Real estate valuations provide an indication of property values, usually the market value – which is the most probable price that the property will bring in a competitive and open market.
According to Roger Hunting, Director: Broll Valuation and Advisory Services, property valuation is the cornerstone of real estate business.
He explains that real estate transactions require valuations, but properties vary in type and location, and the characteristics of a property have an important bearing on the determination of value.
Valuations of immovable property are required for financial statements, secured lending purposes, insurance replacement cost, listing of property funds, disposals and acquisitions, as well as taxation, and are used by parties to agree on the market value of an immovable property.
Based in South Africa, Broll Valuations and Advisory Services have a joint partnership with Broll Africa operations.
There are challenges in undertaking valuations in Sub-Saharan Africa as there are certain restrictions placed on the appointment of valuers to undertake valuations for financial statements and those prepared for statutory purposes unless the client and their auditors are happy that a non-registered valuer within that territory can undertake such valuations, according to Hunting.
“These restrictions do not normally apply to valuations undertaken for international corporate clients, provided that they have been made aware of such limitations,” he says
Hunting advises that while the practises and principles of real estate valuations are generally well established globally, the generics of such have to be tailored to suit individual markets, and what is considered as the norm in real estate markets within South Africa can vary elsewhere in Sub-Saharan Africa.
It is for this reason, that the Broll Property Group Valuations and Advisory Services will hold a three day convention and workshop to share knowledge and expertise on real estate valuations in Sub-Saharan Africa.
The event takes place from Monday 27 October to Wednesday 29 October at the Protea Hotel Fire & Ice in Melrose Arch Johannesburg in South Africa.
Delegates will include valuers from Broll offices in South Africa, Ghana, Kenya, Malawi, Mauritius, Nigeria, with a special guest, Graham Hughes, Executive Director: CBRE Limited Valuation & Advisory Services International from London in the United Kingdom.
Broll’s affiliation with CBRE allows the Group and in particular Broll Valuation and Advisory Services to access current market knowledge and research, as well as keeping up with the latest developments in valuation methodology and ideology.
Hunting says Broll valuation & Advisory Services comply with international best practice as set out in the RICS Valuation – Professional Standards (9th Edition) known as the “Red Book” and the guidelines adopted by the International Valuation Standards Committee.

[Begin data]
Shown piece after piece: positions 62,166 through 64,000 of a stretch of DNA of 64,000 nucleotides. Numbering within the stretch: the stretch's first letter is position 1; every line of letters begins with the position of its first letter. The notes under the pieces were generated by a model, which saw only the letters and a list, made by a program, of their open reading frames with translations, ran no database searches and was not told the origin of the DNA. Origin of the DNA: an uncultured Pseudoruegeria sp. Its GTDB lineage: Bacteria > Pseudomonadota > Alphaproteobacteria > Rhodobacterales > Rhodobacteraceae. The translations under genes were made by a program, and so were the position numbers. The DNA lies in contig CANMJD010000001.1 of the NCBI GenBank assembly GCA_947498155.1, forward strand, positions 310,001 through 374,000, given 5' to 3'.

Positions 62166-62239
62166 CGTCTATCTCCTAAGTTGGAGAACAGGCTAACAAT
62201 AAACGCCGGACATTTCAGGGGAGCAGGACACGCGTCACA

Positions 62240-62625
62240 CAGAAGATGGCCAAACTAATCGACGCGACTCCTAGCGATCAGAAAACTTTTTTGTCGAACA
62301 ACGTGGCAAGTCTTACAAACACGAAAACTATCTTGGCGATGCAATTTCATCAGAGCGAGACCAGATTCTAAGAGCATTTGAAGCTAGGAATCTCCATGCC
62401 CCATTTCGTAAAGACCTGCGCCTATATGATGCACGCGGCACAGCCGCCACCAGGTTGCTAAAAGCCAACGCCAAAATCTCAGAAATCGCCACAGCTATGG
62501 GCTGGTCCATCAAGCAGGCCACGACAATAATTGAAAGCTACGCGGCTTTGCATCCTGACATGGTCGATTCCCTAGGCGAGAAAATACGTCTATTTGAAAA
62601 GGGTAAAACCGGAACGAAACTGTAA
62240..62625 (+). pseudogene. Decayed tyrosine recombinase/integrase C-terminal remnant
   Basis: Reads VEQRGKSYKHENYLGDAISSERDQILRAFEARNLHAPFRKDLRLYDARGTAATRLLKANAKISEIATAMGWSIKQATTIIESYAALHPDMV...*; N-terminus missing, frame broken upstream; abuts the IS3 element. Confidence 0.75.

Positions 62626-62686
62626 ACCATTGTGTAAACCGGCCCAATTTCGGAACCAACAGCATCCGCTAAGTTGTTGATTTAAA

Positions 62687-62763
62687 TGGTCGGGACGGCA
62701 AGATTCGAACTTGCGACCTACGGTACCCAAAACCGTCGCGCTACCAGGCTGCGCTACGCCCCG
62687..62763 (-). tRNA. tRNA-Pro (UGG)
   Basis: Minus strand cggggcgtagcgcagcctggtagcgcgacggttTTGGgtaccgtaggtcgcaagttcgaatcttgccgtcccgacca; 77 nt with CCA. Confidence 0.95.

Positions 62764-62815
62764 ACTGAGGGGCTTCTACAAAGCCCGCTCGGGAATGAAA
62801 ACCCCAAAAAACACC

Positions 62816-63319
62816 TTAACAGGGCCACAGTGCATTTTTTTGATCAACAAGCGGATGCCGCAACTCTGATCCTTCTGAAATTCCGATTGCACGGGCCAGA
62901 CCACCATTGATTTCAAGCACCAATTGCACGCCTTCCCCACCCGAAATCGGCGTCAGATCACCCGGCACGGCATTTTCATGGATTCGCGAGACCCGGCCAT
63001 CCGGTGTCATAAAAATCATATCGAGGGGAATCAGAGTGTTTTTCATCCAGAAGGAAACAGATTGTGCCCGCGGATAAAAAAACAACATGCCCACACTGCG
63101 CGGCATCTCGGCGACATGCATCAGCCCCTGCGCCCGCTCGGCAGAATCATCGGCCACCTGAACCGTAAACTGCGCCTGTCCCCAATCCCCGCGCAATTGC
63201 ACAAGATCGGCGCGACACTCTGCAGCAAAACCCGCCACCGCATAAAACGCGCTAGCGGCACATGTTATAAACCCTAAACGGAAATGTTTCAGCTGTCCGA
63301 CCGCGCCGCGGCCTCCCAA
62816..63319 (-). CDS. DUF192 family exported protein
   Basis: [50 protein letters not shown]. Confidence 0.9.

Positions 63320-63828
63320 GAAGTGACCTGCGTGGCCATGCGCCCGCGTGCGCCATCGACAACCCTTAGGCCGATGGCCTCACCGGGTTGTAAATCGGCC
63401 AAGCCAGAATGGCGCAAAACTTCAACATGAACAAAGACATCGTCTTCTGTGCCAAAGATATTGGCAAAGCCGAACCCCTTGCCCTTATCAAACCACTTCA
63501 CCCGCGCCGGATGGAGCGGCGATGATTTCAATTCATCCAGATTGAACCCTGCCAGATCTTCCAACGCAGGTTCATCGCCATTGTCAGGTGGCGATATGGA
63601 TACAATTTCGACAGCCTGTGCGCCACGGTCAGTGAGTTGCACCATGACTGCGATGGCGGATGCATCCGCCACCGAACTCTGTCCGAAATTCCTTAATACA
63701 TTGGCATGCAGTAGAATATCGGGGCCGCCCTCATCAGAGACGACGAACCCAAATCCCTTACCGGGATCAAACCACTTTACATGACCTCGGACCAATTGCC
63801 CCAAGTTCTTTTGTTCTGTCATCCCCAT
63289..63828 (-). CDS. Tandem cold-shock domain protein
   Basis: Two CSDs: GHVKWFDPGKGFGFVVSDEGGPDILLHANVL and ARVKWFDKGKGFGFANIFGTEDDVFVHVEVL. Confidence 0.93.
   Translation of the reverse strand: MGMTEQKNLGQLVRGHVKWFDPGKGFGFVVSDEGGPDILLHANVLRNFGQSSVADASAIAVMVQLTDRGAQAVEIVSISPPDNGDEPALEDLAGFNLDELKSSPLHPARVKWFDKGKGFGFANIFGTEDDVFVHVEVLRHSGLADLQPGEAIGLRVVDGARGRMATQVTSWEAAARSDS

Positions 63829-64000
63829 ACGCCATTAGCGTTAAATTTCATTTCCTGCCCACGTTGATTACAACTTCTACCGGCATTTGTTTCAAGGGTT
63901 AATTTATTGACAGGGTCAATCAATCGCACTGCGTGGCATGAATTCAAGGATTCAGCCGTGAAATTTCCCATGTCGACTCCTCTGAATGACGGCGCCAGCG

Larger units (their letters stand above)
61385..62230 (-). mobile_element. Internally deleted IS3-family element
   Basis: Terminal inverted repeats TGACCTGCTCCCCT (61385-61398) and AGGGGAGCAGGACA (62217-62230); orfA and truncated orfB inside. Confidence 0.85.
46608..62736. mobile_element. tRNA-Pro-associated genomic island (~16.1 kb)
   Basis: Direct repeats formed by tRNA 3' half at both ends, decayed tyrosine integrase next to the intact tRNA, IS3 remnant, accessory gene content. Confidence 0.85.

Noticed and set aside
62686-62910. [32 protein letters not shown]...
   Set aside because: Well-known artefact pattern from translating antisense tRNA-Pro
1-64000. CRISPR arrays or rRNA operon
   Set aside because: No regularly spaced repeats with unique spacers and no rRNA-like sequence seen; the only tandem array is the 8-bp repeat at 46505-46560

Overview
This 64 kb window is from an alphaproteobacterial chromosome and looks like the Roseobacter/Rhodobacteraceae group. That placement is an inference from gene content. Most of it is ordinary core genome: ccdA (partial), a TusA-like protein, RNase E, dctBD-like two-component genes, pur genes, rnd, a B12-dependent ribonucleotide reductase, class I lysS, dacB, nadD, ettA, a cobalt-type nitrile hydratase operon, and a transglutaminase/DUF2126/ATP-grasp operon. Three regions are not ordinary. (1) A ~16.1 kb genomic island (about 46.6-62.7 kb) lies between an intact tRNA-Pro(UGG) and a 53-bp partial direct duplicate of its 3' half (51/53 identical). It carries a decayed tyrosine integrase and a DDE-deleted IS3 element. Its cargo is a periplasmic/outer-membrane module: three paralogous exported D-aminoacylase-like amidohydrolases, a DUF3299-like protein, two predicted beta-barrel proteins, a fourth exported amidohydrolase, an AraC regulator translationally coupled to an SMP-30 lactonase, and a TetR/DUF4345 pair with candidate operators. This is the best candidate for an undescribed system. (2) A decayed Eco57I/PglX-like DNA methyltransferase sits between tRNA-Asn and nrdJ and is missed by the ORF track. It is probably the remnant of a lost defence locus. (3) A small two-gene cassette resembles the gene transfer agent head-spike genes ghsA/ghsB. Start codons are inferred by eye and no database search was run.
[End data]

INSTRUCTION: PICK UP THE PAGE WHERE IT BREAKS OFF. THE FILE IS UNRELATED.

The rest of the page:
While the gathering is not meant to prescribe how valuations should be undertaken, Hunting anticipates that the event will provide a platform for debate with the object of providing a consistency of approach in relation to methodology and reporting format for valuations.
“With an increasing appetite by investors in the Sub-Saharan Africa real estate markets, it is critical that the reporting standards comply with global practises.”
Hunting notes that as the Broll Property Group continues to expand into Africa, there are increasing requests for valuation services for hotels, undeveloped land with development potential commercial and major retail properties, and with varying market practises, such valuations present a challenge.
“The essence of valuation reporting carries an element of risk, if your get the value wrong, this is considered negligence, hence the management of risk especially with real estate investments in Sub-Saharan Africa is critically important.”
It is therefore essential to understand the client’s requirements and brief right from the start.
This means asking pertinent questions such as the purpose and reason for the valuation (is the client wanting to sell or buy a particular property and is it for secured lending or financial statements), the nature of the property (this could be an office building, a retail centre or hotel for example).
As in real estate investments, understanding the different markets and their challenges make for better decision making and the three day event will allow delegates to share insights and challenges in some of the Sub-Saharan African countries.
Some of the topics to be discussed include risks associated with valuations and risk management, case studies on shopping centres, commercial properties and hotels and delegates will be treated to a property tour around Johannesburg.